I dont understand the difference between LLVM and the java (bytecode), what are they?
-edit- by 'what are they' i mean the differences between LLVM and java (bytecode) not what are LLVM and java.
Assuming you mean JVM rather than Java:
The LLVM is a low level register-based virtual machine. It is designed to abstract the underlying hardware and draw a clean line between a compiler back-end (machine code generation) and front-end (parsing, etc.).
The JVM is a much higher level stack-based virtual machine. The JVM provides garbage collection, has the notion of objects and virtual method calls and more. Thus, the JVM provides much higher level infrastructure for language interoperability (much like Microsoft's CLR).
(It is possible to build these abstractions over LLVM just as it is possible to build them on top of C.)
It's too bad this question got off on the wrong foot. I came to it looking for a more detailed comparison.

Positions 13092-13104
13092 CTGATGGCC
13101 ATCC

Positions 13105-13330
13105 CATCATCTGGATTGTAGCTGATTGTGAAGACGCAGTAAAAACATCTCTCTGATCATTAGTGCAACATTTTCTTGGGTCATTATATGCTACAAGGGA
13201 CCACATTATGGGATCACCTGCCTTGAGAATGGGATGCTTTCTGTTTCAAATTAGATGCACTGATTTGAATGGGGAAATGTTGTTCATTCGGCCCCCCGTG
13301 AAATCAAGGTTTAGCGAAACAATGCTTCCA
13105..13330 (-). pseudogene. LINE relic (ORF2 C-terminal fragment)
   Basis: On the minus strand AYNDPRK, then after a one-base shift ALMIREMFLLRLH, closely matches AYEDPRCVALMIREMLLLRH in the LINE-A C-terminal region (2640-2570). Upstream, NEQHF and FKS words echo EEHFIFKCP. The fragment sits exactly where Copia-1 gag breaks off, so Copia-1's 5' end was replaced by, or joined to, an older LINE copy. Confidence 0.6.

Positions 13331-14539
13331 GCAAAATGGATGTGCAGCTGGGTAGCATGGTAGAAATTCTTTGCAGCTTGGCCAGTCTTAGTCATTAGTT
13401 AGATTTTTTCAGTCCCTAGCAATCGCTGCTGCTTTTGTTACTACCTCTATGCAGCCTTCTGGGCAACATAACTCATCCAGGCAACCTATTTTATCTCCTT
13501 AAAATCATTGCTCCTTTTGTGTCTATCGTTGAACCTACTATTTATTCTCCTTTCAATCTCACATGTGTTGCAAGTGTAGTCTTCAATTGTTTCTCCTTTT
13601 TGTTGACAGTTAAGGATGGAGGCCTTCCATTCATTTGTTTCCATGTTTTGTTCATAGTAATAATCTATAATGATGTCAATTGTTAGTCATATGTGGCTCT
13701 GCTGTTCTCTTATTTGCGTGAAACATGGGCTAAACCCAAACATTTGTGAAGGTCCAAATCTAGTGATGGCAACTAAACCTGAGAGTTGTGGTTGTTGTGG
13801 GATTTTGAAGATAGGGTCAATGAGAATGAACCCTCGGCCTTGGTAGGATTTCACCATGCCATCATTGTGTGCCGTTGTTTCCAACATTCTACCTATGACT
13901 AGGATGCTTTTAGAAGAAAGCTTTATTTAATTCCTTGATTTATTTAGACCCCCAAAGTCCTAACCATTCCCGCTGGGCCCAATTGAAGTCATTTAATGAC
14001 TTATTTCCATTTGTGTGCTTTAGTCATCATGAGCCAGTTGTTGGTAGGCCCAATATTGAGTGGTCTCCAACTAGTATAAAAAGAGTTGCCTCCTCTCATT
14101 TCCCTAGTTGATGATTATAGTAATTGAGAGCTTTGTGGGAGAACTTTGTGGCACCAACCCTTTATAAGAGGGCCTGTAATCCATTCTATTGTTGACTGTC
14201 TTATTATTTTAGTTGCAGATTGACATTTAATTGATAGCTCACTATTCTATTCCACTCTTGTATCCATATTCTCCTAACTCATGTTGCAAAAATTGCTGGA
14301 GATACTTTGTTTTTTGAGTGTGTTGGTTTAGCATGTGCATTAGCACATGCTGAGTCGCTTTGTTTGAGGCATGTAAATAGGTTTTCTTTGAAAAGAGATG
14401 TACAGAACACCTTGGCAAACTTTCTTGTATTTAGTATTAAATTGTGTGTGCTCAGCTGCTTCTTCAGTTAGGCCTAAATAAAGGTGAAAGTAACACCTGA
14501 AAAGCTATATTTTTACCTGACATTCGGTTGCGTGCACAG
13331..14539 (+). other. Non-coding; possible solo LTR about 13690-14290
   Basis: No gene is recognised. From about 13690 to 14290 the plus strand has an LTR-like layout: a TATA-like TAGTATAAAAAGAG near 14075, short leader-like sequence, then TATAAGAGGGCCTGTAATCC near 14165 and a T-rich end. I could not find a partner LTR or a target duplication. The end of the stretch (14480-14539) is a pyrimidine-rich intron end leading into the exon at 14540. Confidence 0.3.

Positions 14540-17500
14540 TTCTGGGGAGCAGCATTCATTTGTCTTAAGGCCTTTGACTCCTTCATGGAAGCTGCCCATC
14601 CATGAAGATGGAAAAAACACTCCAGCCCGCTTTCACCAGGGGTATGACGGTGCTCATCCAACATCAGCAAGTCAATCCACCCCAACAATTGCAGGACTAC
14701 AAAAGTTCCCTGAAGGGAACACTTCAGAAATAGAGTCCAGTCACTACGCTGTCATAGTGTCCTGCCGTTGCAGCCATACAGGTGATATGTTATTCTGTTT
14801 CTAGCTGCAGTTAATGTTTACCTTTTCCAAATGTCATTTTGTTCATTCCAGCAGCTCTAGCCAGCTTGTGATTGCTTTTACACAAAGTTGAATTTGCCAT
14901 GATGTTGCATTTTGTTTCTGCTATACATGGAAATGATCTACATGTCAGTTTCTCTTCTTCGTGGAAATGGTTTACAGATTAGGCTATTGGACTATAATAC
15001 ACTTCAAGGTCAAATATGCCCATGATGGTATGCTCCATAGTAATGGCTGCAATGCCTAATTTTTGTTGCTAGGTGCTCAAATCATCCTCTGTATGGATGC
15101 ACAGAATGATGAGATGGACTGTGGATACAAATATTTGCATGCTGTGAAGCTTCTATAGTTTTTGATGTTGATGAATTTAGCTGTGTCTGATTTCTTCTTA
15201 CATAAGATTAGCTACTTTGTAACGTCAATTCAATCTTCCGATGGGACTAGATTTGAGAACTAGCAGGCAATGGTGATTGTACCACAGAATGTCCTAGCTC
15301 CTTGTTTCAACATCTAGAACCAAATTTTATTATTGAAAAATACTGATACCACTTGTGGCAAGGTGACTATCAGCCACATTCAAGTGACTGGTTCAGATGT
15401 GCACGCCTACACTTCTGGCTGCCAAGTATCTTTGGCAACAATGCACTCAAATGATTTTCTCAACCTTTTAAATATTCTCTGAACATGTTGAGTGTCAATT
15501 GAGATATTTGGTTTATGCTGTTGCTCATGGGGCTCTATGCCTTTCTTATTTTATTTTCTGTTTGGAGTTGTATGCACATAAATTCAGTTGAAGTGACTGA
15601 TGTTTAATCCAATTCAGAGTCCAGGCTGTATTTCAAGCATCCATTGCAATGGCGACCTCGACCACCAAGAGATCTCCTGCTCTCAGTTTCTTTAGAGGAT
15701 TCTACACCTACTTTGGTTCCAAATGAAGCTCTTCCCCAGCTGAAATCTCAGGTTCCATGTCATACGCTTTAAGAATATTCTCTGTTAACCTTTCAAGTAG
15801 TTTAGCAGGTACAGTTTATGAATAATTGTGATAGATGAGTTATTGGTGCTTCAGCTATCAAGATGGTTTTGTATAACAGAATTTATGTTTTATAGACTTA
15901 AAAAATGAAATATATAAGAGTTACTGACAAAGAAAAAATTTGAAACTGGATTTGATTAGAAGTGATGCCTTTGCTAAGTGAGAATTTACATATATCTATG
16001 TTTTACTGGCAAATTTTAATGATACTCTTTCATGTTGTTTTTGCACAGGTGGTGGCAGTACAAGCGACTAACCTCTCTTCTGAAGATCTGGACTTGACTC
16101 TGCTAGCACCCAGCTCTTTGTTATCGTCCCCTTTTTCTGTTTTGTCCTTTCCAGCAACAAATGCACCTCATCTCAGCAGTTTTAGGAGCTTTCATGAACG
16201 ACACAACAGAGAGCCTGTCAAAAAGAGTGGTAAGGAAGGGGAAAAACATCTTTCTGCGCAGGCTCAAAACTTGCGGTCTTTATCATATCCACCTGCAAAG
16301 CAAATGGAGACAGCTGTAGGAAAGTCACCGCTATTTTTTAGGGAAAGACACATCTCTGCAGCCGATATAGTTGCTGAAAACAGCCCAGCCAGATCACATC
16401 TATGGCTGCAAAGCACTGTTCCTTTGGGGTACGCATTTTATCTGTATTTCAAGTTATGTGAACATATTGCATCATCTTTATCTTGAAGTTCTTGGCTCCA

The biggest difference between JVM bytecode and and LLVM bitcode is that JVM instructions are stack-oriented, whereas LLVM bitcode is not. This means that rather than loading values into registers, JVM bytecode loads values onto a stack and computes values from there. I believe that an advantage of this is that the compiler doesn't have to allocate registers, but I'm not sure.
LLVM bitcode is closer to machine-level code, but isn't bound by a particular architecture. For instance, I think that LLVM bitcode can make use of an arbitrary number of logical registers. Maybe someone more familiar with LLVM can speak up here?
Java is a programming language, which uses the JVM as a means of "Just in Time" (JIT) execution, whereas LLVM is a compiler construction kit aimed at developing new languages and front-ends for existing languages. LLVM does have a JIT engine, but it need not be used if you don't require it. You could throw out LLVM assembler, byte-code or platform specific assembler instead of using JIT execution.